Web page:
If you asked who the breakout star of 2004 was for me, I’d say MaryJanice Davidson. And if you asked me which book was the biggest disappointment, I’d tell you it was Derik’s Bane. When I read Undead and Unwed I raved. The book was funny and witty and fresh. Same went, to a slightly lesser extent, for the sequel Undead and Unemployed and the offbeat Royal Treatment. Then I read the anthologies. All had the same rapid-fire dialogue, snarky heroines, and hot heroes. And I enjoyed them. But I didn’t feel them. And now comes Ms. Davidson’s latest, a full-length novel set in a universe created in one of those anthologies (Secrets, volumes 6 and 8, both reviewed at AAR). Finally I realized what was beginning to wear on me.Though the snark is ever present, there’s no emotional center and the plot gets lost somewhere amongst all the one-liners and zingers.
Derik Gardner has just begun to realize he’s an alpha werewolf in a pack that already has an alpha. If he doesn’t get out of the household in which he’s living, he’s going to do serious injury or maybe kill that alpha, his best friend Michael Wyndham. Derik is offered a chance to get out gracefully when another member of his pack foretells the end of the world. Derik steps up and offers to save it. His mission is to find and “take care of” Dr. Sara Gunn, a reincarnated Morgan Le Fay. There’s one big problem with that scenario; the minute he sets eyes on Sara, Derik’s plan falls apart. She’s hot and he wants her. After an admittedly half-hearted attempt to kill Sara, Derik decides to join forces with her instead and try to save the world some other way.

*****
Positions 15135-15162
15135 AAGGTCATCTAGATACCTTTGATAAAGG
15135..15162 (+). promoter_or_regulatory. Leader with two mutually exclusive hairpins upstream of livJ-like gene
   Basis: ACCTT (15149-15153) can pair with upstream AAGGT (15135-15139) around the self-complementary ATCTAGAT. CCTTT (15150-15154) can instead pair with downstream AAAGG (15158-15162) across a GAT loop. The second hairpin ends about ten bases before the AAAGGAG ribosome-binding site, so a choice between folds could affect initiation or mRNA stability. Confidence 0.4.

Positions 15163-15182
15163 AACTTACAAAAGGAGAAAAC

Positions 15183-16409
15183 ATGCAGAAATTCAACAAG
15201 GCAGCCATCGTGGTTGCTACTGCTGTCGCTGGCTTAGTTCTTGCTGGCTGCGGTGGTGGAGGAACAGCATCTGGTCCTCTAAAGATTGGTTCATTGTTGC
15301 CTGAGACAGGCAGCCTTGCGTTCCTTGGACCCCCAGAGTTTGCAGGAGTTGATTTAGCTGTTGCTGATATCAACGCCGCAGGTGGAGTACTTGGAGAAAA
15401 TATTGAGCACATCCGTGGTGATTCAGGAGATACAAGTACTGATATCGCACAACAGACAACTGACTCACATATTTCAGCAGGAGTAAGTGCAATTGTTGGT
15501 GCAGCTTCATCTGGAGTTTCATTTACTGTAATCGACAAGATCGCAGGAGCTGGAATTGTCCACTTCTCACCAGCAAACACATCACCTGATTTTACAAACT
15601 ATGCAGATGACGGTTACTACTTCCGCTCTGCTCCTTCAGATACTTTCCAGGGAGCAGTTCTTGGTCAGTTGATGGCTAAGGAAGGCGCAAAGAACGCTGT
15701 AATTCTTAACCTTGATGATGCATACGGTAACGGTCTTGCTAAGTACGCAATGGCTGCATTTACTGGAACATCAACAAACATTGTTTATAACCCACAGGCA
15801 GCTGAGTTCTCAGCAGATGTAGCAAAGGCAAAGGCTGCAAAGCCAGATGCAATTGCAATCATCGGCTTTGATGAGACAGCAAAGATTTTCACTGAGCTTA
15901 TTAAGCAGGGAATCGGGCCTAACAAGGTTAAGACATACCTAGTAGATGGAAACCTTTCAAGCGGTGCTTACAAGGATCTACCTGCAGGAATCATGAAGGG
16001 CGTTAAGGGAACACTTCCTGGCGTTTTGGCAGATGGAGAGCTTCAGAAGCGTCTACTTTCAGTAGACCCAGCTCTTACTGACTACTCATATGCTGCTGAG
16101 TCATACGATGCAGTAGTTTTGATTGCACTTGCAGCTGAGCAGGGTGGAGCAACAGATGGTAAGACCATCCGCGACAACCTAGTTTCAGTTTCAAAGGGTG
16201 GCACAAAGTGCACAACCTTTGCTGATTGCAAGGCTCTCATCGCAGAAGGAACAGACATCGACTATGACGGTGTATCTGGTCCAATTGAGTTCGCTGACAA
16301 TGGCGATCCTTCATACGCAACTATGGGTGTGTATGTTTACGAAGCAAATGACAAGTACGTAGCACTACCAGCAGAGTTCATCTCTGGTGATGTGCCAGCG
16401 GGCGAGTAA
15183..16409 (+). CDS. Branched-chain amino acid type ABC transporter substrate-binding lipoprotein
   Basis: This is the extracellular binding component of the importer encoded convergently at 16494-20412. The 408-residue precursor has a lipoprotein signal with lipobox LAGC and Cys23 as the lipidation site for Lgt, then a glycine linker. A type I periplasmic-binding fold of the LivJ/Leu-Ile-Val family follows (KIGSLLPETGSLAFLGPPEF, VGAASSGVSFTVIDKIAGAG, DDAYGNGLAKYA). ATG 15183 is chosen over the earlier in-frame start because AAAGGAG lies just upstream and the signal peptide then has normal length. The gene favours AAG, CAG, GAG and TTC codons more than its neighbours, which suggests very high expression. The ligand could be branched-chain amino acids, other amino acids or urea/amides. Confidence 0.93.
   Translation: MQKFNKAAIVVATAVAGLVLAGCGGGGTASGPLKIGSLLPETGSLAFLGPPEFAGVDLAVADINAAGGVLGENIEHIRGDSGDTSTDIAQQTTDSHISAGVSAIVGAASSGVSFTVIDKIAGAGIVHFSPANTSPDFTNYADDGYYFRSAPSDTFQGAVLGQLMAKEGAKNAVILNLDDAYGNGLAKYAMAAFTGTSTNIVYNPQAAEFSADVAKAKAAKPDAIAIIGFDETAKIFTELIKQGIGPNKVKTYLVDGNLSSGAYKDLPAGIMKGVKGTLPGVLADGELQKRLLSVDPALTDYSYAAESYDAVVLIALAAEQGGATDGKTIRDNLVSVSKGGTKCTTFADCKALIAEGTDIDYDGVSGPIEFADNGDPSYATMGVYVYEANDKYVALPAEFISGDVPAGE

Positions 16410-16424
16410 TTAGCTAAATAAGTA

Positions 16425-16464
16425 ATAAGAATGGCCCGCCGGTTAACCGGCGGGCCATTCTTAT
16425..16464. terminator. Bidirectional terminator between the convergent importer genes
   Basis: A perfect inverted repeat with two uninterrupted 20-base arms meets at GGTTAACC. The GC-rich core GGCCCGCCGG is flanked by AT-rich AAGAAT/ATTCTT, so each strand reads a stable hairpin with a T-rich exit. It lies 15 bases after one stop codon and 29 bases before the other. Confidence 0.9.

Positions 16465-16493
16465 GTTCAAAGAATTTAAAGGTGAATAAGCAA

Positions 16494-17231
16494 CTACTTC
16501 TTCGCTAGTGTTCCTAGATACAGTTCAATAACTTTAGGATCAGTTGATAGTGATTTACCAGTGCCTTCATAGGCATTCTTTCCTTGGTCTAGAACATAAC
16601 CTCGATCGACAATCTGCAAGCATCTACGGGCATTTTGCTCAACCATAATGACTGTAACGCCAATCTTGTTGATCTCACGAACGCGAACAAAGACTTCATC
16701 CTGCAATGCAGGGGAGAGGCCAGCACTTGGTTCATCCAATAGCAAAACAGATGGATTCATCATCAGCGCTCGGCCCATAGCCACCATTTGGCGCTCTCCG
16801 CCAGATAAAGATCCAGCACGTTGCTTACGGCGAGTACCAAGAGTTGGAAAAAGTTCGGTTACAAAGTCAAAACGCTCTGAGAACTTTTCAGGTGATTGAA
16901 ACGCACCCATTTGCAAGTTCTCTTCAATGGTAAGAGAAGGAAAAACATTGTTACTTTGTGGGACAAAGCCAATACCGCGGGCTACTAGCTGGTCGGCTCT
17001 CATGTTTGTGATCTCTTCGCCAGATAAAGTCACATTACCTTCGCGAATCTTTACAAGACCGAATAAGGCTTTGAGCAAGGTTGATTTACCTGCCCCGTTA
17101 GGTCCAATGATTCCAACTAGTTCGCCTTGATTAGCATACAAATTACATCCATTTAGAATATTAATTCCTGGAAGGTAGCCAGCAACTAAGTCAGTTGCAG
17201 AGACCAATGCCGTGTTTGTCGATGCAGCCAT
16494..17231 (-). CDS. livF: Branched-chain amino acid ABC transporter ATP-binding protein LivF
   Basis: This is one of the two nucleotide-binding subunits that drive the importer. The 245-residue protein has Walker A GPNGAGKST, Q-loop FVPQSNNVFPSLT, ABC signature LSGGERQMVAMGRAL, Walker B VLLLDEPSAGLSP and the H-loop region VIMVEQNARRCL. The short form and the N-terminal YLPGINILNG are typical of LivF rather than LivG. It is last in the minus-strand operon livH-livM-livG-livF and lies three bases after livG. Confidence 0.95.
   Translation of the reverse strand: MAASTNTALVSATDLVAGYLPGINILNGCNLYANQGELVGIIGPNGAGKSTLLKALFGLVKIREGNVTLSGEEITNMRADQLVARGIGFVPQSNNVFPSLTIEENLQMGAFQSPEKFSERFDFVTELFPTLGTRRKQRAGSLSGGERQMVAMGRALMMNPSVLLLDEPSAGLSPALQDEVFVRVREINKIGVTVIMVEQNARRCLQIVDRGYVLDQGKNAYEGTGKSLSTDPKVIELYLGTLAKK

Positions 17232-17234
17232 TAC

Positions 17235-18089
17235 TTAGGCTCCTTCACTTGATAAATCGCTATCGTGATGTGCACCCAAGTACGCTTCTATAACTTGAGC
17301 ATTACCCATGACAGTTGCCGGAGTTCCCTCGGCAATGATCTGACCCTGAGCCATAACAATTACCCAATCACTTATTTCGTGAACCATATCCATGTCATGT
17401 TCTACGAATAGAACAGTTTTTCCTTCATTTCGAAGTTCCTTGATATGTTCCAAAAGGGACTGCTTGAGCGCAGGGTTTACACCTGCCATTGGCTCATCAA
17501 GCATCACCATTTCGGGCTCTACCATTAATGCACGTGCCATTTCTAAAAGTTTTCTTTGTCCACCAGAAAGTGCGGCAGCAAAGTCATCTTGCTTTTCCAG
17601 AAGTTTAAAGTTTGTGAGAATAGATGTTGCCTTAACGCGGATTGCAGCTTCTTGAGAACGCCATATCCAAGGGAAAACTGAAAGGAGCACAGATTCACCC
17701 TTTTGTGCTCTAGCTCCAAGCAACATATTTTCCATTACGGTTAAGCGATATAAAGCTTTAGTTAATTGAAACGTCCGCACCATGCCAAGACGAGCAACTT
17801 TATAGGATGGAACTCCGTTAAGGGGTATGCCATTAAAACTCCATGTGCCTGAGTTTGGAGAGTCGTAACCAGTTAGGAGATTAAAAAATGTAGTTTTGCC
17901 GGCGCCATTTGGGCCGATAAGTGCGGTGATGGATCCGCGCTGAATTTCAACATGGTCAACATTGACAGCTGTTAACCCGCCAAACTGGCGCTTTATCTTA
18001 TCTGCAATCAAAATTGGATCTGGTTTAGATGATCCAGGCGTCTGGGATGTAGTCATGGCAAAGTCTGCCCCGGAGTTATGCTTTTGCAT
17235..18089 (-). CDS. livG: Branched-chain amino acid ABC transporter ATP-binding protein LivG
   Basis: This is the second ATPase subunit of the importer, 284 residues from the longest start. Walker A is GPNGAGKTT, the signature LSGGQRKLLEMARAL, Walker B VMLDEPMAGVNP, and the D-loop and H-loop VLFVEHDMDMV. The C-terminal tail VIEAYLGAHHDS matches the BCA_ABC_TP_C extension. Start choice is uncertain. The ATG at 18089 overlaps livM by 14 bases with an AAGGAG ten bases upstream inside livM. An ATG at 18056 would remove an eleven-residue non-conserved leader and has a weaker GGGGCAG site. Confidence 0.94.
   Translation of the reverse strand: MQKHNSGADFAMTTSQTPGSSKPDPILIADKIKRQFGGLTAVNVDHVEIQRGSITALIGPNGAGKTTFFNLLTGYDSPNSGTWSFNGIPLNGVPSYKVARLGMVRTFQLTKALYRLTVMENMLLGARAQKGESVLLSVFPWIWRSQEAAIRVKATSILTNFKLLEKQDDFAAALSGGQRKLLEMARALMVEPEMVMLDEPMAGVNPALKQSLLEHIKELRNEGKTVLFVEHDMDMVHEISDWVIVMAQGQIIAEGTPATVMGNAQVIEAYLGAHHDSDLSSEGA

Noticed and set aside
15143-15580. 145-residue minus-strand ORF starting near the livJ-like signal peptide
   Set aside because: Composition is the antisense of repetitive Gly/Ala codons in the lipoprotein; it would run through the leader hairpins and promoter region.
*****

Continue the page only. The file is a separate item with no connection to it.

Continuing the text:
Sara hasn’t a clue that she’s the powerful sorceress once more brought to life. Sure she has the luck of the devil, but that’s just her life. When a gang of men in red robes tries to kill her, she thinks they’re just a bunch of crazies who can’t shoot straight. The appearance of the handsome, but seemingly dumb, Derik is just another fluke in a life that is full of them. Though Sara is skeptical about Derik’s story and the plan he concocts, she is wildly attracted to the man (werewolf) and is willing to travel across country to settle the matter.
What follows is basically a road romance. Derik and Sara decide to travel by car in hopes of avoiding detection, both from the Wyndham Pack and Sara’s enemies. The men looking for Sara want to use the reincarnation of Morgan Le Fay to bring back the glory of King Arthur and Camelot. It’s never very clear how any of this is supposed to occur, but it’s very clear that the author intended it that way. Her focus is on the sizzling dialogue and pop-culture references.
In my glom of everything Davidson, I’ve learned that dialogue is key. And that’s a good thing. Ms. Davidson has a knack for funny, fast-paced conversations that remind me of those comedies of the 1940s like The Philadelphia Story. Stop paying attention for a minute and you’ll miss a killingly funny comment. See or read it again and you’ll find clever references you missed the first time around.
But dialogue isn’t everything. And though I enjoyed the banter between Derik and Sara I wanted something more from their story. I wanted to feel something stronger than amusement. They banter, kiss, have sex, kill the bad guys, save the world and banter some more. All very enjoyable in its way, but about as emotionally filling as popcorn. In fact by the time the duo gets to the bad guys I didn’t much care anymore. There’s very little suspense in the build-up to the battle and it ends with a whimper rather then a bang.
My wish for the next book by this author (and yes – I’ll definitely be picking it up) is that she slow it down a little and fill in the pages with something more then clever, zany characters. Make those characters and the reader feel something. Whether she writes it that way or not, I’ll be there. But if the trend continues I might not pick up the books quite as eagerly.